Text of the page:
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NME interview: Gerard Way On Solo Life After My Chemical Romance
NME interview: Gerard Way On Solo Life After My Chemical Romance
::2014/07/09::
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The Beatles - NME - 1964 LIVE
The Beatles - NME - 1964 LIVE
::2013/04/01::
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::2013/05/16::
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::2014/02/27::
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Arctic Monkeys Accept Best Live Band At NME Awards 2014
::2014/02/26::
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Who Is NME
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::2014/02/26::
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::2014/04/30::
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Metronomy Perform
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::2014/02/27::
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Muse at the Shockwaves NME Awards 2011
Muse at the Shockwaves NME Awards 2011
::2011/02/23::
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Peace - Lost On Me (Audio)
::2014/07/30::
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Pixies On
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Foster The People
Foster The People's First Gig Was A Chaotic LSD-Fuelled Nightmare NME My first gig
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The Libertines NME Award Don
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HAIM at the NME
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Blondie Covers Beastie Boys At NME Awards 2014
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One Direction Dissed -- Called Worst Band At NME Awards 2013
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My Chemical Romance at the Shockwaves NME Awards 2011
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Echo & The Bunnymen Cover
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Shockwaves NME Awards 2009 - The Last Shadow Puppets
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Kasabian - Switchblade Smiles (NME Awards 2012)
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RESULTS [51 .. 101]
From Wikipedia, the free encyclopedia
Jump to: navigation, search
Not to be confused with the Canadian music magazine Music Express.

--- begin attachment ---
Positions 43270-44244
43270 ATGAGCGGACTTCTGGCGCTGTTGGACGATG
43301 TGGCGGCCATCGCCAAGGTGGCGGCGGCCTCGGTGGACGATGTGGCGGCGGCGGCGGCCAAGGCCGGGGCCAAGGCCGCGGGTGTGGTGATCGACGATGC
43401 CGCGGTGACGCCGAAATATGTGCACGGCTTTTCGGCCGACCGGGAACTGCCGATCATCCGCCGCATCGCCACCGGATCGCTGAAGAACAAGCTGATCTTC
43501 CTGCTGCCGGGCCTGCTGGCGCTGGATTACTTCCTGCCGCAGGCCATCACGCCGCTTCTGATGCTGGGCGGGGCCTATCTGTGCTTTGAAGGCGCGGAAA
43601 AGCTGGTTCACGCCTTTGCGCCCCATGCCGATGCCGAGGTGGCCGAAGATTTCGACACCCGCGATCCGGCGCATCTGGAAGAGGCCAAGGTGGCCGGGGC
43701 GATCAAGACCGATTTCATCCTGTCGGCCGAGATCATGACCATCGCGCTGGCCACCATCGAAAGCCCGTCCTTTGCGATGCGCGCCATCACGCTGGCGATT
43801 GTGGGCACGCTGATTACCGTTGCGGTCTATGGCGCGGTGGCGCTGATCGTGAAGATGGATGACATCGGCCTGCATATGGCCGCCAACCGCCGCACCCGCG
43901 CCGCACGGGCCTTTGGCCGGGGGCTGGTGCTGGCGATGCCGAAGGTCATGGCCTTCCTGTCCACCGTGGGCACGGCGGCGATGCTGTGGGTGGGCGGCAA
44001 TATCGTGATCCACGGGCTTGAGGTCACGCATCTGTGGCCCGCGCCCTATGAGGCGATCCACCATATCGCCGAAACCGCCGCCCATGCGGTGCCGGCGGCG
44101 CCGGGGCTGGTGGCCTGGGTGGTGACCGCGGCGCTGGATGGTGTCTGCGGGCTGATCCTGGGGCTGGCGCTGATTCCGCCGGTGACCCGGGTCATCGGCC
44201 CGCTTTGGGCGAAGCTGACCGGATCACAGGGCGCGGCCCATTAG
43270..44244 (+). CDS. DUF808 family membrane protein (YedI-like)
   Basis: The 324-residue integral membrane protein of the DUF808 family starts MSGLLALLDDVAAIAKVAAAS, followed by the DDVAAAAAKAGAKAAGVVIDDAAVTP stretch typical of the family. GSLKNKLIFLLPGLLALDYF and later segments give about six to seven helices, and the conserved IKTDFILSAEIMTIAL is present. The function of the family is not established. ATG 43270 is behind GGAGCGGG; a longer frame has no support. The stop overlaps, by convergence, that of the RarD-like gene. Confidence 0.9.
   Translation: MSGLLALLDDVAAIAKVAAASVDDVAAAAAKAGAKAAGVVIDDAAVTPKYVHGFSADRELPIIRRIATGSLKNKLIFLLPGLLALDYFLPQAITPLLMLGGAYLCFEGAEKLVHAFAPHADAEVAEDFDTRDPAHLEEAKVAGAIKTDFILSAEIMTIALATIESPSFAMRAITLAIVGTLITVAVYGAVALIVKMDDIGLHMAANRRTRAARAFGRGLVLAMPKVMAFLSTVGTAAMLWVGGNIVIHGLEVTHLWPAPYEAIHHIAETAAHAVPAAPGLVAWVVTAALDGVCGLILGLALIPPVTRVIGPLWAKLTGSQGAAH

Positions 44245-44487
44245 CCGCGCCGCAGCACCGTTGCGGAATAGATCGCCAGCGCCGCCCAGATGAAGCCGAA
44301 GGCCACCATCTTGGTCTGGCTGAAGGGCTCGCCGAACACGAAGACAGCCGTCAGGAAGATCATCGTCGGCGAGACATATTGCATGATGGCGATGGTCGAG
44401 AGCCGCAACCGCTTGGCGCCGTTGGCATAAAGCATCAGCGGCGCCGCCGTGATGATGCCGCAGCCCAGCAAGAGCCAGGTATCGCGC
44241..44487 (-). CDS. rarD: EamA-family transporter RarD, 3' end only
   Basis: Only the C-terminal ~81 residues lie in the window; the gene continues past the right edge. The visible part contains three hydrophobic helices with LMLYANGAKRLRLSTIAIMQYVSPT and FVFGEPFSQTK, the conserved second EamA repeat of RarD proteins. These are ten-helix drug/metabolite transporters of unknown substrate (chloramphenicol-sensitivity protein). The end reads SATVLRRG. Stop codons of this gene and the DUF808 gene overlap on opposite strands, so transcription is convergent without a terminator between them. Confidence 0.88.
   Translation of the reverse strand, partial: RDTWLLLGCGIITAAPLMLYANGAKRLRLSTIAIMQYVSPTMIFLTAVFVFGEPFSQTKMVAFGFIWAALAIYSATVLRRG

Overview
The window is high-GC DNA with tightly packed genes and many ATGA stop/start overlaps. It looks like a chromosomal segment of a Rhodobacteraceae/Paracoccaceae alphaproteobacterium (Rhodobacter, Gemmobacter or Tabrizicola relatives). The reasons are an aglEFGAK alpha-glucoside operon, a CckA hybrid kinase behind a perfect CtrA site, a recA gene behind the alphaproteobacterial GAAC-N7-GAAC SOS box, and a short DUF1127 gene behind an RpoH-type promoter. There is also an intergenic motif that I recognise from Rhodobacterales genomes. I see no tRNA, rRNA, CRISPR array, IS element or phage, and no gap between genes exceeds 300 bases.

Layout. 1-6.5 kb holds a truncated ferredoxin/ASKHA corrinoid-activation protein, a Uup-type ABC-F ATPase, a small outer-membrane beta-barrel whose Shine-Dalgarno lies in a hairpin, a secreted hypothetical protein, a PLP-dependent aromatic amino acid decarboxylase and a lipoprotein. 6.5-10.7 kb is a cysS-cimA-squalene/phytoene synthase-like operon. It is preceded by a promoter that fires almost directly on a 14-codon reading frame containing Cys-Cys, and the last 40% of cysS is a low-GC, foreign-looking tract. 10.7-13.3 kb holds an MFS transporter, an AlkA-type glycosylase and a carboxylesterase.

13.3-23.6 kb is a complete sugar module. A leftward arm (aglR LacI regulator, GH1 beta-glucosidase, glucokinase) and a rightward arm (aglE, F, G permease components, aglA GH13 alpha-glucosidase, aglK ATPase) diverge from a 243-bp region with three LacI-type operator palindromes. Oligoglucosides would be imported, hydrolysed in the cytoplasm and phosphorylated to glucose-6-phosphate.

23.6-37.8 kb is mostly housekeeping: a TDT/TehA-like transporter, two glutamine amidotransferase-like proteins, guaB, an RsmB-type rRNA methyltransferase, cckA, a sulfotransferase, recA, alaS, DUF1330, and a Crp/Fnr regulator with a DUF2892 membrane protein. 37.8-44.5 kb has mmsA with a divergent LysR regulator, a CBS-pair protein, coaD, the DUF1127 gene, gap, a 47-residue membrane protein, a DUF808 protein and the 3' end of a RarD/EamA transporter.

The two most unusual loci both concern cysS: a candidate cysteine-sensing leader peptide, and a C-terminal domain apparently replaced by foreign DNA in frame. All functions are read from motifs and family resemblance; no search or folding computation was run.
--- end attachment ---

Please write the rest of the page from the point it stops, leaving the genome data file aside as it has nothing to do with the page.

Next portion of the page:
For other uses, see NME (disambiguation).
New Musical Express
NME logo free.svg
Logo of NME since April 2010
Editor Mike Williams (June 2012 – present)
Editor, NME.com Greg Cochrane (– present)
Former editors
  • Krissi Murison (Editor: – June 2012)
  • Luke Lewis (Editor, NME.com: March 2011 –)
  • David Moynihan (Editor, NME.com: – March 2011)
Categories Music magazine
Frequency Weekly
Circulation 19,491 (ABC Jul - Dec 2013)[1]
Print and digital editions.
Founder Theodore Ingham
First issue 7 March  1952 (1952-03-07)
Company IPC Media – Inspire (Time Inc.)
Country United Kingdom
Based in Southwark, London, England, UK
Language English
Website NME.com
ISSN 0028-6362

New Musical Express, popularly known by the acronym NME, created by Theodore Ingham, is a British weekly music journalism publication, published since March 1952. It started as a music newspaper, and gradually moved toward a magazine format during the 1980s and 90s, changing from newsprint in 1998. It was the first British paper to include a singles chart, in 14 November 1952 edition. In the 1970s it became the best-selling British music newspaper. During the period 1972 to 1976, it was particularly associated with gonzo journalism (self-involved reporting), then became closely associated with punk rock through the writing of Tony Parsons.

An online version of NME, NME.com, was launched in 1996. It is now the world's biggest standalone music site, with over 7 million users per month. As of 16 August 2012, the magazine's circulation was measured as 23,924 (declining).[2]

The magazine and website's headquarters are in Southwark, London, England, UK.[3] The magazine's present editor is Mike Williams,[3] who replaced Krissi Murison on 25 June 2012 (as announced on 31 May 2012).[4] NME.com's present editor is Greg Cochrane[3] – previously, the post was held by Luke Lewis, who replaced David Moynihan in March 2011.[5]

History[edit]